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Safety, security crucial for proposed Johnson County Justice Center

BY AUDREY ROEN | DECEMBER 08, 2011 7:20 AM

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Architects for the proposed Johnson County justice center will be tasked with creating a jail with fewer "blind spots."

Though the necessity for a new jail was initially prompted because of increases in Johnson County's population, officials said Wednesday that Neuman and Monson and Venture Architects — selected for the project last week — should make safety and security problems a priority.

Johnson County Sgt. John Good said the current jail allows inmates to scope out "blind spots," where officers don't have a clear line of vision, allowing fights to take place without intervention.

"The limited amount of monitoring we have hinders us from responding appropriately," said Good. "It includes the fights or stuff like the big inmate taking food away from the smaller inmate."

Good also noted inmates have been harassed by their cell mates, and authorities are now only able to stop fights when they hear commotion.

Though Good said the number of attacks is unknown because of the random nature of the incidents, he said he has dealt with three or four of such situations since the early 2000s.

Jim McCarragher, a member of the county's public information/outreach Subcommittee, said the current jail was constructed in the early 1970s with the intention of housing one inmate in each jail cell.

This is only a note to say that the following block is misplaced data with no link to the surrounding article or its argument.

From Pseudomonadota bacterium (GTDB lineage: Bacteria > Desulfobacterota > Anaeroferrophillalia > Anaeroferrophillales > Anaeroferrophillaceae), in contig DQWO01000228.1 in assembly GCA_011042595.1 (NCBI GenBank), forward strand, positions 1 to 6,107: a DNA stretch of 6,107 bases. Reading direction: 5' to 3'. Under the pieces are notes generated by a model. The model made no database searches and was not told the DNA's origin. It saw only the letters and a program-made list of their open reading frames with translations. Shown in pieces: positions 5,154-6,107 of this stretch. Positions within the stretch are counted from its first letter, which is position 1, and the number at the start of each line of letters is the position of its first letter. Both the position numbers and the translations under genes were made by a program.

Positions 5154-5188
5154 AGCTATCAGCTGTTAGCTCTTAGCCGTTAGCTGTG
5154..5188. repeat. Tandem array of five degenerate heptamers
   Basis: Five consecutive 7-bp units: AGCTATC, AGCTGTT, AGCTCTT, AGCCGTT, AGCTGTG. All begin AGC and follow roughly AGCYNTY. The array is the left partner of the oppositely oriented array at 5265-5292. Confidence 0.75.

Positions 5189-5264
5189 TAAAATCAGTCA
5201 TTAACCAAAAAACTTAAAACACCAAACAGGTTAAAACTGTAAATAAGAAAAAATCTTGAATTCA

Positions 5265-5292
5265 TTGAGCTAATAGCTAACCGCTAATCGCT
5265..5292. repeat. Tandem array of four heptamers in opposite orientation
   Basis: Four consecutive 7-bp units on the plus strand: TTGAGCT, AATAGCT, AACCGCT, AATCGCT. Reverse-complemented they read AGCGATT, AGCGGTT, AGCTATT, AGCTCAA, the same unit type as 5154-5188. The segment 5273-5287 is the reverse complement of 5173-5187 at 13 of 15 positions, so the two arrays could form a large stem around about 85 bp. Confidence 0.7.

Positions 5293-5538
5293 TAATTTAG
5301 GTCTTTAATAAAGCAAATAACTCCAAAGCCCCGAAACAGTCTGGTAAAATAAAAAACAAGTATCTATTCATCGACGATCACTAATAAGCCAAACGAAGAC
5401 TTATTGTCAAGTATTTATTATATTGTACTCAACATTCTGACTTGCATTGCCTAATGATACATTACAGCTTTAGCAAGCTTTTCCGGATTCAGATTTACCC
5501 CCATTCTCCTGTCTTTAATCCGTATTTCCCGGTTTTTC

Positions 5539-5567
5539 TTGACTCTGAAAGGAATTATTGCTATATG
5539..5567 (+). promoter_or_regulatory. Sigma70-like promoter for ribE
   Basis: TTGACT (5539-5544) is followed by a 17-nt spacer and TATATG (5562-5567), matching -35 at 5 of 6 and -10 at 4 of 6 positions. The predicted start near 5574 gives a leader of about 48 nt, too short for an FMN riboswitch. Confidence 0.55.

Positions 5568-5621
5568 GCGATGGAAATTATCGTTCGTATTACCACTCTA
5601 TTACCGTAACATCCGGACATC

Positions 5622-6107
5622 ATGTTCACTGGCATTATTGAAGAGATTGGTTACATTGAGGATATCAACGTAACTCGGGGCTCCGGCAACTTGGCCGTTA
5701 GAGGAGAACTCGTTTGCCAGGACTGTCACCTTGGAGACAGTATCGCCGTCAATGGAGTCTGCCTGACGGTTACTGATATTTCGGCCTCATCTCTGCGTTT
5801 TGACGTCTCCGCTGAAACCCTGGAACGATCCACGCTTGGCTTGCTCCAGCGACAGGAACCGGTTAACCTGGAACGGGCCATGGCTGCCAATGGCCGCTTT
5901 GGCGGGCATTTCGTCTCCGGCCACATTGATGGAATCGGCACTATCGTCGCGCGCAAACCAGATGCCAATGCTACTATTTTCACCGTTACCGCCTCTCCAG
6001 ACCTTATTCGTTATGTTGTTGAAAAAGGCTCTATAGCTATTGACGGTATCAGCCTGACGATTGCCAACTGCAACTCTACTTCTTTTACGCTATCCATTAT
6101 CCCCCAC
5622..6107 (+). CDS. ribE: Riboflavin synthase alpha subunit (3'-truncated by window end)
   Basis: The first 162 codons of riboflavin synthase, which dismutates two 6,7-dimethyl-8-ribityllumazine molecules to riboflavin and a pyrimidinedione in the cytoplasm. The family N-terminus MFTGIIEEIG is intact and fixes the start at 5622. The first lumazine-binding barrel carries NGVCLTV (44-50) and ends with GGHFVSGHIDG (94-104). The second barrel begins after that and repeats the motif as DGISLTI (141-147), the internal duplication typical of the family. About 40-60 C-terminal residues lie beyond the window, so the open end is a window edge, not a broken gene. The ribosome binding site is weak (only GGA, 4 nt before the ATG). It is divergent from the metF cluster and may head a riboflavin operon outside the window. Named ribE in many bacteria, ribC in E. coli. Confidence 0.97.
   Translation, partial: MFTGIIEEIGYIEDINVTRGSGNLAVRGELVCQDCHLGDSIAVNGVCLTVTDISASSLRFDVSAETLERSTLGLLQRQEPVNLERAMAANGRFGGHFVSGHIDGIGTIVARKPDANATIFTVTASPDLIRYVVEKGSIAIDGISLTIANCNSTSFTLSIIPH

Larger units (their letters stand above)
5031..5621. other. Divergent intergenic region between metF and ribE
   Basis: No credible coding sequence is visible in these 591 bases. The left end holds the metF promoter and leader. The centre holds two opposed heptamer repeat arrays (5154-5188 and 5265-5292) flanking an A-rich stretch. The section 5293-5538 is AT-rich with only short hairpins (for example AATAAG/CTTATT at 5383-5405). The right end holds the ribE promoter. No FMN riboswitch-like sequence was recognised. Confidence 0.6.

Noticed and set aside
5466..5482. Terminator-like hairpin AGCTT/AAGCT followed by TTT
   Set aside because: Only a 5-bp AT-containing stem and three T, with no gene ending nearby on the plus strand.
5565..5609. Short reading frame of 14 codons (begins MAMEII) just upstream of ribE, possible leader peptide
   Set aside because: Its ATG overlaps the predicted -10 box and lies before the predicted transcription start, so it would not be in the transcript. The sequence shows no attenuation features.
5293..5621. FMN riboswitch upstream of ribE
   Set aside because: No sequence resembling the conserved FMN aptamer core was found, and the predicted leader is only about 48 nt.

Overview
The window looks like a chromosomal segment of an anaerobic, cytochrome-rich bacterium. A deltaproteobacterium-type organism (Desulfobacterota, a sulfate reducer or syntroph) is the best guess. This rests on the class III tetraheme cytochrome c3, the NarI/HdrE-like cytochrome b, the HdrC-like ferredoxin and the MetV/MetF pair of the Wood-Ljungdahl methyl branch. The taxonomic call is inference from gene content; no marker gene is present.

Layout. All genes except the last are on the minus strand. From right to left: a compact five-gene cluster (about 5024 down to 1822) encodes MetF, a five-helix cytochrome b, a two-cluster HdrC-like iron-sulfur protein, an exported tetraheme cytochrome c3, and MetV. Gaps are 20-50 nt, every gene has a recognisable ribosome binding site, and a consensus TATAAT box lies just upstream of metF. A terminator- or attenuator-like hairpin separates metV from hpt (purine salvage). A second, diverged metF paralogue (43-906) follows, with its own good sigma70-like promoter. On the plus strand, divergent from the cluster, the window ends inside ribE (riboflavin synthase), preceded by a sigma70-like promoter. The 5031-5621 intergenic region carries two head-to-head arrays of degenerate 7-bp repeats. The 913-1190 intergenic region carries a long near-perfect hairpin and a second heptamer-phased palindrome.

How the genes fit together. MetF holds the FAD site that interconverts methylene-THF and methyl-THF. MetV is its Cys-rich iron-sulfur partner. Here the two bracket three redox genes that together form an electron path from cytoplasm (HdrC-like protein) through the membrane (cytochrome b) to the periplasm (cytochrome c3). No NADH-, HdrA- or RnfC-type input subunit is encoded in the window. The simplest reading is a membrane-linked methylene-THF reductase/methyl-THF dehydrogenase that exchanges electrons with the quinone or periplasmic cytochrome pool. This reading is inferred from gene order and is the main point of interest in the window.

However, Good said the jail began placing two inmates in each cell in 1992, and the layout makes it more difficult to monitor those inmates.

The Johnson County Board of Supervisors met with officials from Neumann Monson and Venture Architects Wednesday to discuss progress on the proposed center.

Board of Supervisors Executive Assistant Andy Johnson said the county is scheduled to pay the two architects a total of roughly $90,000 for their services through April 2012. The companies will come up with a schematic design for a new justice center that will create extra and updated housing for inmates, host jail-alternative programs, and courthouse dealings.

During the meeting, officials discussed the well-documented need for updates to the county's facilities with the architects .

"One of our biggest concerns is just the current design of the existing jail," said Supervisor Terrence Neuzil. "It really does impede our ability for staff to really properly control inmates, vandalism, and maybe other forms of damage to the jail."

Architects Dwight Doberstein of Neumann Monson and John Cain of Venture said they've had three meetings with jail officials to discuss the outline of the justice-center design, and have taken tours of the jail to help them come up with plans to accommodate the county's needs.

The next meeting for updates on designs, costs and comments concerning the center will be Jan. 11, and officials plan on completing architectural designs by April 4.

County residents will vote on a bond referendum for the justice center in November 2012.


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